* TOWNSHIP SKETCHES. BY F. F.
"FIREFLY."

He stood outside the big stockyard, and cowered as he heard load voices behind him, one delicate ear quivered, a visible tremor ran over him, and he shrank somewhat nearer to the fence.
http://nla.gov.au/nla.news-article139740351  The Australasian (Melbourne), Sat 17 Apr 1897, p5

THE STORYTELLER. BY F. FITZGERALD.
"THE HON. JOHN SYLVESTER."

For days the rain had been very heavy, it had passed off now, the clouds trailing away to south and east, and the evening sun shone on the soaked irregular track, or broad pools by the wayside, and on the wet foliage from which a light wind shook down occasional little showers.
http://nla.gov.au/nla.news-article139741173  The Australasian (Melbourne), Sat 1 May 1897, p29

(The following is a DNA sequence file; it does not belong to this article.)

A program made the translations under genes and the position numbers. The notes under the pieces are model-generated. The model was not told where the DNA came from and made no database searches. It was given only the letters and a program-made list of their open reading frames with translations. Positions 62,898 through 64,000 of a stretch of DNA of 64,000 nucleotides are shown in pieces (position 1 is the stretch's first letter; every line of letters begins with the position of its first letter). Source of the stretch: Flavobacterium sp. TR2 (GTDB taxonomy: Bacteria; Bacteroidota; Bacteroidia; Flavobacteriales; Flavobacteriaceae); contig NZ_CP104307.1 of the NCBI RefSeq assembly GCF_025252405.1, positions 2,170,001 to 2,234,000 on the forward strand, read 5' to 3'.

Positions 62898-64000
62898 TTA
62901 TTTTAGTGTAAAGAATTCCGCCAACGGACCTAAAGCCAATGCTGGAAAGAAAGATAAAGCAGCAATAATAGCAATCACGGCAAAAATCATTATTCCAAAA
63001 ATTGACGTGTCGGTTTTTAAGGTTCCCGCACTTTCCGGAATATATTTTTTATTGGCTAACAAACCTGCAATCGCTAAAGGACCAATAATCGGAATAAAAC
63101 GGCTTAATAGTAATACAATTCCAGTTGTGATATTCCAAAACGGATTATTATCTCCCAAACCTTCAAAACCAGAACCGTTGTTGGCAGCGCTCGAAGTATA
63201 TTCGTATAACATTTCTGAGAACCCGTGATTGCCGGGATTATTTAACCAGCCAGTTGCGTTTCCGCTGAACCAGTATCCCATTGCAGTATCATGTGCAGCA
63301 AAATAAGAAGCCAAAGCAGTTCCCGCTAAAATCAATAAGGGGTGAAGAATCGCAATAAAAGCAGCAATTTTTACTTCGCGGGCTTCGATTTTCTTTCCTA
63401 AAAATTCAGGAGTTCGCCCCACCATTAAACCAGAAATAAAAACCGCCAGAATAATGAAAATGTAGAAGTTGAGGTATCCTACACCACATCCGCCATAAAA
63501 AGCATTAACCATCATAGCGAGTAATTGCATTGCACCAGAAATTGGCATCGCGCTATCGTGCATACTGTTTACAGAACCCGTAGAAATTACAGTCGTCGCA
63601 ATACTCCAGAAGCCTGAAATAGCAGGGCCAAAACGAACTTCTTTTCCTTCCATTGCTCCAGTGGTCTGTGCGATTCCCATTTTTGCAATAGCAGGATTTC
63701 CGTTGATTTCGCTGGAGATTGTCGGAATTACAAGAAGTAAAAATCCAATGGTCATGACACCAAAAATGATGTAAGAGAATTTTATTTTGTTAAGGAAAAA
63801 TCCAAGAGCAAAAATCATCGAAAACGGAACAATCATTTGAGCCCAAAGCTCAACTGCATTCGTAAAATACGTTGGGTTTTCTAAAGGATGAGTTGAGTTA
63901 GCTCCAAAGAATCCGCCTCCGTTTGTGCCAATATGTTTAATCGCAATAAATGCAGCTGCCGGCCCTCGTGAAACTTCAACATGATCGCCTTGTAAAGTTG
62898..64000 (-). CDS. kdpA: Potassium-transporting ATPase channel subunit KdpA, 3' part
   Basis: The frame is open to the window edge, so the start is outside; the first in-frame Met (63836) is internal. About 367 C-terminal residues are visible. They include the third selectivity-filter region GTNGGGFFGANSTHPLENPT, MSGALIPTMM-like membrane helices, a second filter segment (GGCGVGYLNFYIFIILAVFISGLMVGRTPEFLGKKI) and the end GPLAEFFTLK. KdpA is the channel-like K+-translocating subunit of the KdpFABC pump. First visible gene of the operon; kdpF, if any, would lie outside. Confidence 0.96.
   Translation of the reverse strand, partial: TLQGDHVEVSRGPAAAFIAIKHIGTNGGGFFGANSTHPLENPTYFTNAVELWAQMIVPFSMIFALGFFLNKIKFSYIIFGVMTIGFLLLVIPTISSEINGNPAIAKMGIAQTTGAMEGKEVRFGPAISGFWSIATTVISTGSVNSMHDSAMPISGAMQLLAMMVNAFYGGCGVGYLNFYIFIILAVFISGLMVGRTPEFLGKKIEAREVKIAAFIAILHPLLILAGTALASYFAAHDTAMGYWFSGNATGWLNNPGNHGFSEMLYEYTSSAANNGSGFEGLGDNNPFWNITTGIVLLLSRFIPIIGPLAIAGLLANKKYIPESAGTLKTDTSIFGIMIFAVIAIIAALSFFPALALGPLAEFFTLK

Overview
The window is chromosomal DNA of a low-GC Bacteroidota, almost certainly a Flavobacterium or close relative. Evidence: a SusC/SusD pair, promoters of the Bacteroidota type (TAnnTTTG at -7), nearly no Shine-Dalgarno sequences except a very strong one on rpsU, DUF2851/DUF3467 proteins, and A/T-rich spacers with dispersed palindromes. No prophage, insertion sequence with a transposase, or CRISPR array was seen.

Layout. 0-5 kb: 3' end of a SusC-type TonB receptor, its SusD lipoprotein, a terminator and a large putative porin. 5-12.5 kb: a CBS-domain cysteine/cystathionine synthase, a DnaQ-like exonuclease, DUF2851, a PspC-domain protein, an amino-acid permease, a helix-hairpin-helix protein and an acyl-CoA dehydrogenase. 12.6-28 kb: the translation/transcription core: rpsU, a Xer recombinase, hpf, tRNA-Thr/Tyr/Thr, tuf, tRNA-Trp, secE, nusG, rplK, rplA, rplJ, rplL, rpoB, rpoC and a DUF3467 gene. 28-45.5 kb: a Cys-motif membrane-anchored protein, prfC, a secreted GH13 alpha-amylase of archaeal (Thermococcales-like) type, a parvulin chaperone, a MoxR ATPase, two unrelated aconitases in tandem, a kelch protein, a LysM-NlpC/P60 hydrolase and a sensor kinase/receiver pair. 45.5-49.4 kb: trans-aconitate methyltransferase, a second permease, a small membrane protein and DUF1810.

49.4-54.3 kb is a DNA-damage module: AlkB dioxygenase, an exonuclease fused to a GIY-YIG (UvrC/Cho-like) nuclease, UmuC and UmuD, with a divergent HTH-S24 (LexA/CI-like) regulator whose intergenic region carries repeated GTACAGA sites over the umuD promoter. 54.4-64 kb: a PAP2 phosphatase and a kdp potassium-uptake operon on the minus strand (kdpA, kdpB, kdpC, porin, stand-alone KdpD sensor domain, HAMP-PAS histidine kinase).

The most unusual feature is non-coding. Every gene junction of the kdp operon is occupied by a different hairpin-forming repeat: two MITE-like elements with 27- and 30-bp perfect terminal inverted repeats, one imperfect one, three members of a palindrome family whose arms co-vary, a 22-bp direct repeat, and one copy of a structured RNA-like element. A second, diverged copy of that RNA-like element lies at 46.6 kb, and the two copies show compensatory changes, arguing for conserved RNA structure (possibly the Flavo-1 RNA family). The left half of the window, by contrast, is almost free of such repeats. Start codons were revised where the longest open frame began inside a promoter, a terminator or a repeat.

TOWNSHIP SKETCHES. By F. F.
KATE CROSSMAN.

Mat Lennon stood at the door of his hut smoking. It was a very wet day, and outdoor work was impossible; he had cleaned what harness he possessed, swept and tidied his two rooms, whitewashed the grate, done some mending, and now stood gazing through the heavy mist of rain towards the township.
http://nla.gov.au/nla.news-article139742454  The Australasian (Melbourne), Sat 29 May 1897, p29

TOWNSHIP SKETCHES. BY F. F.
JOE SLANEY.

Joe Slaney was eight years old and a cripple. In the morning after he was dressed he was lifted into his high chair, and in that he remained all day until bedtime.
http://nla.gov.au/nla.news-article139743068  The Australasian (Melbourne), Sat 12 Jun 1897, p28

AT THE "BUSH INN".  BY F. FITZGERALD
And you still Love me ? Do I conjecture well or ill ?